It’s bull sale season, and that means seedstock producers are looking for help from graphic designers, advertisers, marketers and photographers. These professionals offer a keen eye and a creative outlook to make a set of bulls stand out in the crowd. This time of year, my mailbox is crammed full of bull sale catalogs, fliers and pamphlets -- all glossy and smooth, with the promise that each bull photographed is better than the next.
And, while a pretty picture can certainly help a seedstock producer sell his cattle, a buyer would be wise to look deeper into his next purchase. As a purebred breeder myself, I know that a good picture is a useful tool for our customers to view, especially if they are purchasing a bull sight unseen. However, other tools such as EPDs, carcass data and DNA information should also be evaluated by a commercial cattleman looking for his next herd sire. I certainly encourage our customers to read the data that goes along with each bull.
Kris Ringwall, North Dakota State University Extension beef specialist, offers a great reminder for folks attending cattle auctions this time of year to do your homework before raising your hand to bid on a bull.
“We enjoy pictures, but we also should enjoy data. Bulls may be very similar in phenotype, in other words the picture, but their genotype may have no similarity at all.
“The point is that true bull selection rests with understanding the data. The action of buying bulls should be a process of sorting through the data first and then looking at the bull.
“The process of buying bulls actually is, or at least should be, fairly methodical. Although data terms may baffle a bull buyer, always check out what the trait abbreviations and the many expected progeny differences (EPDs) values mean. The breed association websites have good glossaries or just ask other breeders.
“Keep in mind that no picture is going to relay the information that is needed. Only breed association EPD data will, which is critical in making long-lasting bull decisions. Great bulls have great numbers. Learn to read them and just don't bid on poor bulls.”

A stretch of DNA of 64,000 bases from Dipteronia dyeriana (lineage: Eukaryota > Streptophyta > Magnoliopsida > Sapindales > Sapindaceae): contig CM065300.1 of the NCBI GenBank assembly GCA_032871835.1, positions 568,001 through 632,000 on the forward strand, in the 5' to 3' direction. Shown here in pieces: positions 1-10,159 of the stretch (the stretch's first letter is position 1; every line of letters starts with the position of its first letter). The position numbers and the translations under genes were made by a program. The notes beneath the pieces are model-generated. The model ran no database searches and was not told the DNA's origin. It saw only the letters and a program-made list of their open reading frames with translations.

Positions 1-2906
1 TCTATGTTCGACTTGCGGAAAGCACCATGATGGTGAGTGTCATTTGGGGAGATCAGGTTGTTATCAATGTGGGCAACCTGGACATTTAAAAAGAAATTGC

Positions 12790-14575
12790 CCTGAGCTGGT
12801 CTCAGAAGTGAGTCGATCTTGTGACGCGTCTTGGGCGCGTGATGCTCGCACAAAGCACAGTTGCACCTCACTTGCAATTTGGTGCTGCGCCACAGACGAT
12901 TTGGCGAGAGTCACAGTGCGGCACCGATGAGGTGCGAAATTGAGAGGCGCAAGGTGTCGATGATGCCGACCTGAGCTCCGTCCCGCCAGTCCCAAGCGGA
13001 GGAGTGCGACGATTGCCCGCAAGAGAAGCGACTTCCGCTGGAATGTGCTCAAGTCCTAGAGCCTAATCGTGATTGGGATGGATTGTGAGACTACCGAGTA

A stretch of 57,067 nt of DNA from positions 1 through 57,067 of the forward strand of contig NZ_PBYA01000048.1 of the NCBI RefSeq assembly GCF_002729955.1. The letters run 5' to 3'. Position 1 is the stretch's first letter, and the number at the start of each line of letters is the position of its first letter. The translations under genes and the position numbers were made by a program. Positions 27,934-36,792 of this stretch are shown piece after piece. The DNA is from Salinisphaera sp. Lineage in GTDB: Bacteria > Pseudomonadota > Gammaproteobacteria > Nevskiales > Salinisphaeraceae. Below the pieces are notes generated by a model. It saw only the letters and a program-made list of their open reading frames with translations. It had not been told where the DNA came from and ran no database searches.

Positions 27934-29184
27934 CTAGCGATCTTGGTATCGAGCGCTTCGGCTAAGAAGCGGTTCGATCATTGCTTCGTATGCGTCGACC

Seedstock producers need to be transparent and not hide behind pretty photoshopped images of their bulls. Backed by solid numbers, the good bulls will still find their way to the top. As a buyer, the hope is always that you can afford what your homework has revealed as your top pick.
In fact, BEEF readers reported in a recent survey published in BEEF’s February issue that they expect the strong market for bulls seen in the last year or two to continue into 2013.
Of those who bought bulls in 2012, 22.1% paid $2,000 to $2,999; 15.4% paid $3,000 to $3,499; and 10.1% paid from $3,500 to $3,999. A few (8.1%) went bargain shopping, paying from $1,000 to $1,999, but just as many (8.5%) paid from $4,000 to $4,499, while 3.6% paid from $4,500 to $4,999, and 7.5% paid more than $5,000.
And those planning to buy bulls in 2013, don’t expect prices to back up any. Most (51.3%) think prices will resemble those of 2012, while 25.9% expect higher prices. Only 2.4% expect prices to be less than 2012, while 20.4% don’t plan to buy bulls in 2013.
The majority of those who anticipate higher bull prices in 2013, at 57.7%, think prices will jump 10-15%, while 30.3% expect an increase of 10% or less. Only 9.1% expect prices to increase 16-20% and 2.9% expect prices to increase by more than 20%.
Are you in the market to buy a bull or several bulls this year? If so, which breed do you prefer? How have sales been averaging in your neck of the woods?